Do you know how many pensions you have? Can you locate your online account(s) easily? Many people do not know these answers. Nor do they necessarily know what the value of their pension is, or where the funds are invested.

Keeping track of your pensions is vital to building long-term wealth and moving you towards your retirement goals. In this guide, our Teesside financial planners explain why pension management is so important – and offer ideas about how to do it effectively.

Please contact us for more information or to speak with a financial adviser:

t: 01228 210 137
e: [email protected] 


Why tracking your pensions matters

In practice, many human beings live their daily lives on the principle: “out of sight, out of mind.” Earlier in your life, for instance, it is easy to forget about pensions and retirement because they do not seem to affect you in the present. Yet they will almost certainly matter to you in the future.

This is even more important when you consider that your present actions, and money habits, affect how much pension income you will eventually have. Sadly, it is not true that the government will pay for your lifestyle when you retire. You will (hopefully) receive some income from the State Pension, but this is very unlikely to cover all of your expenses.

Pensions can also affect your loved ones in the here and now. For instance, what happens to the money in your pension if you die prematurely, during your career? Most pension scheme administrators will require that you fill out a “death benefit nomination form”, to direct your savings towards certain beneficiaries.

However, if you have neglected to fill out these forms (e.g. due to losing track of old pensions), and/or your nominations are not up to date, then your loved ones could lose out.

Finally, losing track of your pensions can hurt your finances in the long run. Perhaps you are invested in funds with excessively high fees. Maybe the fund choices from your schemes are limited, or your investments are not performing. These factors can add up to lower real returns and, therefore, a lower retirement income in the future.

By having a clear view of your pensions, you can identify issues like these and put measures in place to address them. There are many ways this can be done, depending on your goals and circumstances. Perhaps it involves combining certain pensions into a single pot, for easier management (pension “consolidation”).  


Keeping track of your pensions

The first key step is to ascertain how many pensions you have and where they are located. Make a list of all of your past employers. Did all of them provide a pension to you? If so, do you recall the details of the scheme provider?

A useful tool here is the government’s Pension Tracing Service. If you do not have the details you need, or you have lost them, then this can help. It may not find everything you need. For instance, if you spent a long time working overseas, then the PTS may not have a foreign scheme provider on its database.

A financial planner or adviser can help you in this process of tracking down old pensions and gathering the necessary information. He/she will know in which places to look, what questions to ask scheme administrators, and how to interpret the findings so you can understand them.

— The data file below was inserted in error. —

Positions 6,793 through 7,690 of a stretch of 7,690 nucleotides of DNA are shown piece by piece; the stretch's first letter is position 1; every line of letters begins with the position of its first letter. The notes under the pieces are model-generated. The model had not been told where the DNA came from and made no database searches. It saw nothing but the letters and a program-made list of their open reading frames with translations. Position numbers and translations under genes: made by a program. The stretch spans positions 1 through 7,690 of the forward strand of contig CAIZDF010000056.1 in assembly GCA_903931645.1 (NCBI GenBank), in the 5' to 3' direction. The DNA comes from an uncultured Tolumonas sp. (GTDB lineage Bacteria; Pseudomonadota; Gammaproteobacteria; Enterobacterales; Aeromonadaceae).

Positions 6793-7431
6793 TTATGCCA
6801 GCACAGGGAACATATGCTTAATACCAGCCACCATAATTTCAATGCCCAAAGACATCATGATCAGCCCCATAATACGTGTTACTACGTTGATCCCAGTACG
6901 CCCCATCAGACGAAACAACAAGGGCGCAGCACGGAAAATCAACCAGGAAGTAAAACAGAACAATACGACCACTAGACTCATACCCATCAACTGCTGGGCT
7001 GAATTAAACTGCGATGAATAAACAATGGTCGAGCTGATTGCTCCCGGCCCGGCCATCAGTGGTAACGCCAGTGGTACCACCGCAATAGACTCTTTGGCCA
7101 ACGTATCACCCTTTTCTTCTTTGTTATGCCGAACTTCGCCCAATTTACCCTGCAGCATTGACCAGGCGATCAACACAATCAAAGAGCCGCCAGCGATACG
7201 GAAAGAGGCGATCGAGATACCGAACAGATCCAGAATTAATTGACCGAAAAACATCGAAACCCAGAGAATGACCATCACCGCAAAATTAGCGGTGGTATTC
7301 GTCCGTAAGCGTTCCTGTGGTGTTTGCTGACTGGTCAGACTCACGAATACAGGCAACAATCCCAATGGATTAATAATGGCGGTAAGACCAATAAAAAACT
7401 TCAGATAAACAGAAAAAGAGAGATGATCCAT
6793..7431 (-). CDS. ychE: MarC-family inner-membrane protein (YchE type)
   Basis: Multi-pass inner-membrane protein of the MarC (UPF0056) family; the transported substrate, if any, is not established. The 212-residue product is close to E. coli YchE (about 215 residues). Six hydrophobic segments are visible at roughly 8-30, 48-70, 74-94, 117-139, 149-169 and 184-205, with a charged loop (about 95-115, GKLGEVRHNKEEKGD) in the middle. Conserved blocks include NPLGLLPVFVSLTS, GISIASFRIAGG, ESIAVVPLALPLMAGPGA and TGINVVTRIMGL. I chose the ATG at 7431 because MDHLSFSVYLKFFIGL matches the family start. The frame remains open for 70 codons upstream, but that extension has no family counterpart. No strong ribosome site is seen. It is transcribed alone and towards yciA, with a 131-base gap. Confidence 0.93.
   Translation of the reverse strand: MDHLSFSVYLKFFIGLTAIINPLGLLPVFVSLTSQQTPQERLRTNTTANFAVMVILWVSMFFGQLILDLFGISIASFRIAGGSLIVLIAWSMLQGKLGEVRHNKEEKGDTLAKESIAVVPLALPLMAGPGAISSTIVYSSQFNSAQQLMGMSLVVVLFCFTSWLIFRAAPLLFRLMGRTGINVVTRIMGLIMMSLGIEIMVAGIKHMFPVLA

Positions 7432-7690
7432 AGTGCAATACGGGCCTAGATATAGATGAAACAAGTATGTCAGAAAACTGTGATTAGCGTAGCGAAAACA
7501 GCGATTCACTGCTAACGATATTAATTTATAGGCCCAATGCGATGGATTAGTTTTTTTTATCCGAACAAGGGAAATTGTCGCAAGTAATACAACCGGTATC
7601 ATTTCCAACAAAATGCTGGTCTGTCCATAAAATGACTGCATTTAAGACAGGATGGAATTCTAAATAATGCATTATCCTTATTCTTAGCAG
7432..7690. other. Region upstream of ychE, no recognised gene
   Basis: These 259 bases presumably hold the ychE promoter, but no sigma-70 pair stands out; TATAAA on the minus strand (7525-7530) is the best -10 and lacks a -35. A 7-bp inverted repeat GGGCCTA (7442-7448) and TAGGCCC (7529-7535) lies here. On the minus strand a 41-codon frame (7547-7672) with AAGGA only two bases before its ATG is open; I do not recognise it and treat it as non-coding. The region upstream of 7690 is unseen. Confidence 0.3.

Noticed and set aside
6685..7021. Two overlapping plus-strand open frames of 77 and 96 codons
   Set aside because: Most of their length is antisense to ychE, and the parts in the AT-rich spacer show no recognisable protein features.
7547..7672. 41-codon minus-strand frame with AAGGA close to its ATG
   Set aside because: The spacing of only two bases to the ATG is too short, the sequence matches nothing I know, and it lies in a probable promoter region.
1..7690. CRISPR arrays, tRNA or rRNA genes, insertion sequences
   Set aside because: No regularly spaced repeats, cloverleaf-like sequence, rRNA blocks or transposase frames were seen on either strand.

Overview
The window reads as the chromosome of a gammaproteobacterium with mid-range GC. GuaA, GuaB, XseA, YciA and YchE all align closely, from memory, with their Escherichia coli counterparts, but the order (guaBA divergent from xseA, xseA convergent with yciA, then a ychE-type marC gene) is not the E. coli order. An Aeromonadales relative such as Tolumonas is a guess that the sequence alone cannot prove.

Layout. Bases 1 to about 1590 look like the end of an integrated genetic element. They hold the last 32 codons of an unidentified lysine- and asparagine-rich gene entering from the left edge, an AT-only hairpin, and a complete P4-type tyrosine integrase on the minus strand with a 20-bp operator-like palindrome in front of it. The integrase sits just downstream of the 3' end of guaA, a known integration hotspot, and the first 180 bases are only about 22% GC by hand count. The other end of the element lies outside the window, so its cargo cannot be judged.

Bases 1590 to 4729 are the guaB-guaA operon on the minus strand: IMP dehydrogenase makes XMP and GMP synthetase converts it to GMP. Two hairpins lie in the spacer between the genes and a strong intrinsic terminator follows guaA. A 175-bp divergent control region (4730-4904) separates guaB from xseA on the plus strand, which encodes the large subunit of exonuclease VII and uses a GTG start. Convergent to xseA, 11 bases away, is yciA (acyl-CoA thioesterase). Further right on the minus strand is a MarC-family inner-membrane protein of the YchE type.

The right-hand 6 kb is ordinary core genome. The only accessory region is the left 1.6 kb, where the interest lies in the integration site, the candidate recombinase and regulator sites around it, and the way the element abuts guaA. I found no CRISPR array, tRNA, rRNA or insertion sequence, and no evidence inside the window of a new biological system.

After this process, you might discover that you have multiple pensions. Some people have twelve or more! This is common since a UK-based employee is typically enrolled on the organisation’s own pension scheme when starting a new job (under the “auto enrolment rules”). People change careers quite often in the modern workforce, thus leading to many pension pots. 

This can make pension management quite difficult. After all, how are you supposed to analyse your investments effectively and regularly in each scheme? To save time and confusion, many people find it easier to consolidate some (or all) of their pensions. 

Pension consolidation is a complex and delicate process. For instance, different schemes may have different rules for members transferring/exiting into another scheme. Some may impose penalties for doing so. Certain schemes may be worth holding onto due to the specific benefits which they offer. Also, where you should consolidate your funds? Should you concentrate everything into an old pension, or a new one?

This is where a financial adviser can be very helpful. Getting expert insight and information provides clarity and peace of mind about your options. Bear in mind that your decisions on these issues will likely have a big impact on your future retirement. It is worth speaking to an expert to ensure you have the necessary details, allowing you to make educated decisions which you will not regret later.

Once your pensions are appropriately organised, it is then a matter of managing them effectively going forward. For example, making adjustments to your asset allocation once or twice a year so your mix of equities, bonds or other investments continues to reflect your long-term strategy. Again, working alongside a financial adviser can help you make the best choices over the years.



If you would like to discuss your financial plan and retirement strategy, then we would love to hear from you. Get in touch with your Financial Planner here at Vesta Wealth in Cumbria, Teesside and across the North of England.

Reach us via:

t: 01228 210 137
e: [email protected] 

This content is for information purposes only. It should not be taken as financial or investment advice. To receive personalised, regulated financial advice regarding your affairs please consult your Financial Planner here at Vesta Wealth in Cumbria, Teesside and across the North of England.


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